From the Trenches: Customer Service

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We're going to start a new feature here at Consumer Corner, From the Trenches. Every now and then we'll talk to real consumers, face-to-face, and find out what drives them to visit certain websites, abandon them, convert, and so on. This is completely unscientific and reflects just a few opinions, but it should give us some insight to the consumer mind, from many different angles. We start with my Dad, 65 years old, retired.

My Dad uses his laptop every day, mostly to find news. So he's moderately savvy even though he still double-clicks absolutely everything and doesn't yet realize that a browser will auto-fill an address, so he types in each address in its entirety while fixated on the keyboard. Yet, when his new GE dishwasher stopped working, he turned to the Internet.

First, it's significant to note that he decided to go online for help. In the past, he may have turned to the phone book to find a repair person - something of the "We repair GE" variety, as he's done so many times in the past. Why did he go online? Because he figured a solid brand like GE would have a solid Web presence. And when he went to GE's website he had no trouble finding the service section.

The steps he needed to take were clear. They asked for details, including make and model number, when it was installed, what warranty it was under, nature of the problem and more. After all this, he was able to schedule an appointment for service. He then got a phone call, confirming the appointment. And another automated phone call, informing him that his technician was on the way, about 30 minutes until arrival. When the technician arrived (on time), he had all of the information previously provided, so he had a diagnosis, the proper parts and warranty information. The dishwasher was seemingly fixed. When it broke again that same day, another appointment was scheduled and another service call was made. The technician arrived (on time again) and had a full list of the previous visit, and fixed the problem.

Takeaways:

GE knows their industry. Dishwashers are essential household items, they sometimes break and need to be immediately repaired. And GE is prepared. The website has a clear path to "service," and they gather detailed information. Perhaps the repair person from the phone book would need to go back to the shop to find the right parts. What type of customer service is most important to your consumers? If you're a hosting provider, speed is critical. If you're a retailer, perhaps it's the availability of online user manuals or detailed FAQ's. How are you addressing those concerns? Make sure they turn to you for help first, not a third party.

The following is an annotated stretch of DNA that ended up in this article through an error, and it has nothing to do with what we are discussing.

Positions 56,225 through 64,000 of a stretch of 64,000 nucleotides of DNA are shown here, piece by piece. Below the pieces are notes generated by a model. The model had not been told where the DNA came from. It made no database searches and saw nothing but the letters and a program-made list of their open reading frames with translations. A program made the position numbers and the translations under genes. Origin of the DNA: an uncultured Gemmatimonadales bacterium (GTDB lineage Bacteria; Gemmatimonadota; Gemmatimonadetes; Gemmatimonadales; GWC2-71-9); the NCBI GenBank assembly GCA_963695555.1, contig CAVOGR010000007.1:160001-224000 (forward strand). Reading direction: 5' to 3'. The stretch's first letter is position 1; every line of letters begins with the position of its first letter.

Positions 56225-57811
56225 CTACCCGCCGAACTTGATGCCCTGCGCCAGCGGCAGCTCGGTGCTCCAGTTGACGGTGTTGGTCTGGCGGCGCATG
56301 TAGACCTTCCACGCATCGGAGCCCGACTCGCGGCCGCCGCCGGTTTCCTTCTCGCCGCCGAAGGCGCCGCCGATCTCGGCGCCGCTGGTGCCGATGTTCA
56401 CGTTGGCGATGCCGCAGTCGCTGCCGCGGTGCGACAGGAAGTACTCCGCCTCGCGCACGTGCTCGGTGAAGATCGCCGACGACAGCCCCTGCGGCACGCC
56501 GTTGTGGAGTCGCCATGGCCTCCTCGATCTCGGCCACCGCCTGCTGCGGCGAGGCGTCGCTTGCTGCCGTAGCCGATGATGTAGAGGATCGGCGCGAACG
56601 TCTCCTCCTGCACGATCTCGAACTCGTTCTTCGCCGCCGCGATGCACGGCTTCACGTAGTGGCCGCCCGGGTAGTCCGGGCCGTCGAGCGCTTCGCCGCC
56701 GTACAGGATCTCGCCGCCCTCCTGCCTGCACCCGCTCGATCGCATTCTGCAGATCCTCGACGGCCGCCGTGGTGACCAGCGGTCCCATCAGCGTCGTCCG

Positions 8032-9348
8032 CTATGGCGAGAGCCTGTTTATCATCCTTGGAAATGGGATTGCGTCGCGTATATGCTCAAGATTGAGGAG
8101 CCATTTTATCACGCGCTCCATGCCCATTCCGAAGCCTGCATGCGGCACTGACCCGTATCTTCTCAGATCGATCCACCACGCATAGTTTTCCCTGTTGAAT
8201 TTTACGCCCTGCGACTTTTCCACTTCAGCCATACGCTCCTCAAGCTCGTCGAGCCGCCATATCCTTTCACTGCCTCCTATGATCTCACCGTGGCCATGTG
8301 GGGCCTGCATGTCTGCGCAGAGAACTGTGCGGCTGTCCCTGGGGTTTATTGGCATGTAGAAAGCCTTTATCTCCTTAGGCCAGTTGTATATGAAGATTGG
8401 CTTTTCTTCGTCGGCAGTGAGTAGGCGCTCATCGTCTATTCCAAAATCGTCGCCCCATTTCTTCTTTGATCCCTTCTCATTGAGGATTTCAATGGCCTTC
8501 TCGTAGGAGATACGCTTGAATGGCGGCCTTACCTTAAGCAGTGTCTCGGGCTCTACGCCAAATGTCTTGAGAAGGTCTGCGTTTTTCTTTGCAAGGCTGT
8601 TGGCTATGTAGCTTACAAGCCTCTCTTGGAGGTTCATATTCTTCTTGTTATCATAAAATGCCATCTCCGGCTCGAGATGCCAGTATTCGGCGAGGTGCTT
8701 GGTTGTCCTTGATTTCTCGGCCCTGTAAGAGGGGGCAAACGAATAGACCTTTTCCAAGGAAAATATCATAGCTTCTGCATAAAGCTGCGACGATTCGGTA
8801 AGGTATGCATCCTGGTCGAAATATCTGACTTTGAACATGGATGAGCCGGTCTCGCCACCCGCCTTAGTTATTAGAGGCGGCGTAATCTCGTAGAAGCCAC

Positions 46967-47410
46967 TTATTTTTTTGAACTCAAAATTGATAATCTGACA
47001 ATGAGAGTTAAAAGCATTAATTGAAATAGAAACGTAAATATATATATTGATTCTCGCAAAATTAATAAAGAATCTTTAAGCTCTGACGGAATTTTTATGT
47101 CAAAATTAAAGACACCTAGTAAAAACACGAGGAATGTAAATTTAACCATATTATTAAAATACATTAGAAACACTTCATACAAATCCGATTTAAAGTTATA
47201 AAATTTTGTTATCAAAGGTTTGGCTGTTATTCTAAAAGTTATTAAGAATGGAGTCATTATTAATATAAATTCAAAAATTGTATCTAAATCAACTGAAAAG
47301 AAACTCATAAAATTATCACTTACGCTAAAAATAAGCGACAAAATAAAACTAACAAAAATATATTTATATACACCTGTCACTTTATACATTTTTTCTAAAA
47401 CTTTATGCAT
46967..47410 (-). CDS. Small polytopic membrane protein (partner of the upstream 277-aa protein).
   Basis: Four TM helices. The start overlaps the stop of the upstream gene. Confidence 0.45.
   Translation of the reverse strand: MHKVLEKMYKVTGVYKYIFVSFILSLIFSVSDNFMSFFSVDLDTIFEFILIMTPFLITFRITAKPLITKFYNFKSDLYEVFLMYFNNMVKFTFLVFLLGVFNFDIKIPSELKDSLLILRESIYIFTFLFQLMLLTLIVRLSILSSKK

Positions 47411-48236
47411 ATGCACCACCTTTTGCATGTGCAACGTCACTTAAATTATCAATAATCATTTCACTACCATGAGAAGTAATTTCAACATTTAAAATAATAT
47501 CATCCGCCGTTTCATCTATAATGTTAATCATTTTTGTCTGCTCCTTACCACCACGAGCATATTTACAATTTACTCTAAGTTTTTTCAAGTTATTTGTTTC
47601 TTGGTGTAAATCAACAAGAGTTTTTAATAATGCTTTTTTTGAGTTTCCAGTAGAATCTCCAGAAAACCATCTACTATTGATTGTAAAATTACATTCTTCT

GE delivered. It's one thing to put a good face forward, but you must follow through. An appointment was scheduled and upheld, and the automated phone system kept the information flowing. In service situations, nobody wants to wait "between the hours of 8am and 5pm." For your website, this means responding to consumer questions promptly. Even if you don't have the answer, make sure they know you're working on it, and you will get back to them as soon as you have an answer.

Even when they got it wrong, GE got it right. The first service call didn't fix the problem. But the second time they were prepared again with all the previous information so that the problem could be addressed properly and quickly - no explanations were necessary. Make sure you keep detailed records of customer complaints. And if you mess up the first time, own up to your mistake, and have quick access to the original problem so your consumers don't need to go through the entire process again.

GE's systems are integrated. The website is perfectly synced with the repair team and the customer. When dealing with multiple facets of your business and your customers, communication and information accessibility is key.

So what's the result of all this? GE had one chance to make an impression, and it worked. According to Dan Phillips, "Next time, I'll buy another GE." This is despite a dishwasher that broke and a failed first repair. All because the website made things easy and promises were made and kept; good customer service.

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